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Biochim Biophys Acta. 2012 Feb;1822(2):120-9. doi: 10.1016/j.bbadis.2011.11.011. Epub 2011 Nov 18.

Acetylation of αA-crystallin in the human lens: effects on structure and chaperone function.

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  • 1Department of Ophthalmology and Visual Sciences, Case Western Reserve University School of Medicine, Cleveland, OH 44106, USA. ram.nagaraj@case.edu

Abstract

α-Crystallin is a major protein in the human lens that is perceived to help to maintain the transparency of the lens through its chaperone function. In this study, we demonstrate that many lens proteins including αA-crystallin are acetylated in vivo. We found that K70 and K99 in αA-crystallin and, K92 and K166 in αB-crystallin are acetylated in the human lens. To determine the effect of acetylation on the chaperone function and structural changes, αA-crystallin was acetylated using acetic anhydride. The resulting protein showed strong immunoreactivity against a N(ε)-acetyllysine antibody, which was directly related to the degree of acetylation. When compared to the unmodified protein, the chaperone function of the in vitro acetylated αA-crystallin was higher against three of the four different client proteins tested. Because a lysine (residue 70; K70) in αA-crystallin is acetylated in vivo, we generated a protein with an acetylation mimic, replacing Lys70 with glutamine (K70Q). The K70Q mutant protein showed increased chaperone function against three client proteins compared to the Wt protein but decreased chaperone function against γ-crystallin. The acetylated protein displayed higher surface hydrophobicity and tryptophan fluorescence, had altered secondary and tertiary structures and displayed decreased thermodynamic stability. Together, our data suggest that acetylation of αA-crystallin occurs in the human lens and that it affects the chaperone function of the protein.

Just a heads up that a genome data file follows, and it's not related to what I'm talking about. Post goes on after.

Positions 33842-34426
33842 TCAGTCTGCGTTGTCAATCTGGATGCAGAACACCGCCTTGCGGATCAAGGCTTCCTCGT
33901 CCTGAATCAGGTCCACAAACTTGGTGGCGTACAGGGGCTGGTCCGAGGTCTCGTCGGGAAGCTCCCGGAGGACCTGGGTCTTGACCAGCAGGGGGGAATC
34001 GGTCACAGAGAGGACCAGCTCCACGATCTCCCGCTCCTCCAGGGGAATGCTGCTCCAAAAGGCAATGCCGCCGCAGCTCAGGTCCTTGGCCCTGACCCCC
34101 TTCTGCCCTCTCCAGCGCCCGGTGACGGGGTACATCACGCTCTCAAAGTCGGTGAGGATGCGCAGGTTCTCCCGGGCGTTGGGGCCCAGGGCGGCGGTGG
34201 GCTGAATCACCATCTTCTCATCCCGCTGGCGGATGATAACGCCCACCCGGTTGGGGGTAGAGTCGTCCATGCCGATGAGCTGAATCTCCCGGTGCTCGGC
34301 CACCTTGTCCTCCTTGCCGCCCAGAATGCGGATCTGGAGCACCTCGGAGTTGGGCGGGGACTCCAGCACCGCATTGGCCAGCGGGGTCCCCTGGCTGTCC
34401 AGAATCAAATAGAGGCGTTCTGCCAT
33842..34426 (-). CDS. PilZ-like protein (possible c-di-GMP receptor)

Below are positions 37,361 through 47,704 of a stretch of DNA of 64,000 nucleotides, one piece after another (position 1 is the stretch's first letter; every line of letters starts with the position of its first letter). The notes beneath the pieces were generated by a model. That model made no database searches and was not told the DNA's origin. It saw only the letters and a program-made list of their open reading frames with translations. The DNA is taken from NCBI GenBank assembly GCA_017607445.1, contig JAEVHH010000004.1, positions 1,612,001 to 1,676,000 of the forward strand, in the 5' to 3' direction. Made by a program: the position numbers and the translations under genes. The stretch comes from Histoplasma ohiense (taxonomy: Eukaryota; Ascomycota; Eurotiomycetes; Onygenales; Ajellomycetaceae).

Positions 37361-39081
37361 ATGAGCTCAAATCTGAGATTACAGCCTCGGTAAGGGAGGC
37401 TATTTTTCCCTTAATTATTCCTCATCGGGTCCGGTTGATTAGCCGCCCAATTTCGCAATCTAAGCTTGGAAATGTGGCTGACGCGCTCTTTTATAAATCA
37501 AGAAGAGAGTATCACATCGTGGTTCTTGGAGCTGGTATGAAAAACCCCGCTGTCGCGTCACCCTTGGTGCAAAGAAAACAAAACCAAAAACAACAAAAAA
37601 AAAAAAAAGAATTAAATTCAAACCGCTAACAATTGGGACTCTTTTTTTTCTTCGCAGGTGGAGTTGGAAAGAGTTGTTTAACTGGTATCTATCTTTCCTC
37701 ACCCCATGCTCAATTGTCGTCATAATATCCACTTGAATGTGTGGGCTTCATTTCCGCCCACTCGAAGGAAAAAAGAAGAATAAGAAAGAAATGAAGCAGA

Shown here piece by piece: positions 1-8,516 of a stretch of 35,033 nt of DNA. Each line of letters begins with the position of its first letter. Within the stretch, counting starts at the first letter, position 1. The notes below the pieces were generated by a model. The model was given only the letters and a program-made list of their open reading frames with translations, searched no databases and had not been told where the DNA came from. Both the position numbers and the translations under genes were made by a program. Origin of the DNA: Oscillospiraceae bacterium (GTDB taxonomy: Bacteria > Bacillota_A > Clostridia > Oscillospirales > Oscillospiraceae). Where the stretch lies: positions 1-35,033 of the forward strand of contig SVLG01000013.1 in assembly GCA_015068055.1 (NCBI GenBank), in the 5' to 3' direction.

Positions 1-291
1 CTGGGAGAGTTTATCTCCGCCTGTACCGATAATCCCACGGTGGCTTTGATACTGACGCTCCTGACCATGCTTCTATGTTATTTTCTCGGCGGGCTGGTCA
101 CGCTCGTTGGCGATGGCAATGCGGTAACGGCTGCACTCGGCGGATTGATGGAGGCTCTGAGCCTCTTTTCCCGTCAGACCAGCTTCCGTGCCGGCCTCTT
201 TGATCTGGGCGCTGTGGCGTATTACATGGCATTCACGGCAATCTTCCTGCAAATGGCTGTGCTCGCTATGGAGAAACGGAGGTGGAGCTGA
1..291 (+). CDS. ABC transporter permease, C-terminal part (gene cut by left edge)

Copyright © 2011 Elsevier B.V. All rights reserved.

PMID:
22120592
[PubMed - indexed for MEDLINE]
PMCID:
PMC3249504
Free PMC Article

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